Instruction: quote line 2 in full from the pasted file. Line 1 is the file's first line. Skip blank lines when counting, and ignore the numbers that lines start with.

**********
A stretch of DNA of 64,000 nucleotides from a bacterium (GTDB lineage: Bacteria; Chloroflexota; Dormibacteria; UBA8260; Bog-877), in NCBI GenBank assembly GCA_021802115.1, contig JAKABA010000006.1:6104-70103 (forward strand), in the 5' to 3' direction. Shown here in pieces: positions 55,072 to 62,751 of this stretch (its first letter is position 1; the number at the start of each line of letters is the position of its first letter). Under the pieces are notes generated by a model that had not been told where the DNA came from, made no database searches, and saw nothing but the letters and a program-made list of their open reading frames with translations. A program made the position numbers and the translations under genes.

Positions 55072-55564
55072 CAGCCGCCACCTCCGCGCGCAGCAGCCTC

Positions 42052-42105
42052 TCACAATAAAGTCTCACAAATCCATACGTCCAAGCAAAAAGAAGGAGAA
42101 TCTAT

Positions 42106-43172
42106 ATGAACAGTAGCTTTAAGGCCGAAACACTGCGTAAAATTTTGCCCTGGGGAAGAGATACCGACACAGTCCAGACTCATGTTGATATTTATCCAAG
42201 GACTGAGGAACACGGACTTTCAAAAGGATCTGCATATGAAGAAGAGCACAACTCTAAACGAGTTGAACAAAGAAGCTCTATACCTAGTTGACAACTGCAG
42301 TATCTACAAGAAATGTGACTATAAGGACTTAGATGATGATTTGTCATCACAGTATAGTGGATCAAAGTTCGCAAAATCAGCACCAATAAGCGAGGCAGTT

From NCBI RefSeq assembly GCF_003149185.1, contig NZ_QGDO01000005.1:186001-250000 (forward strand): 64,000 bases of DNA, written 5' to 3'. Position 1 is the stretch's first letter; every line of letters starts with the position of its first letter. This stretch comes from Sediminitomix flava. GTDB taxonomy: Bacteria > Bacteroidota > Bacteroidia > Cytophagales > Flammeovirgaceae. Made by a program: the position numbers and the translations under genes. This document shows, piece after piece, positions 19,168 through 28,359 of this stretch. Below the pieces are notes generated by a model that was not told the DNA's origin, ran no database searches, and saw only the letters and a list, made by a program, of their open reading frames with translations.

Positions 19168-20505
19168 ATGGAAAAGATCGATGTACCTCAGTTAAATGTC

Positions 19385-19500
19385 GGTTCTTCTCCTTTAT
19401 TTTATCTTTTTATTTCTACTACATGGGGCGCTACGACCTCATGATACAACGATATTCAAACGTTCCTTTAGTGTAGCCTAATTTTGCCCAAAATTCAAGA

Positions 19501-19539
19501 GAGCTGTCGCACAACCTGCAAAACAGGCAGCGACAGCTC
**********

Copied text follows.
Positions 55072-55564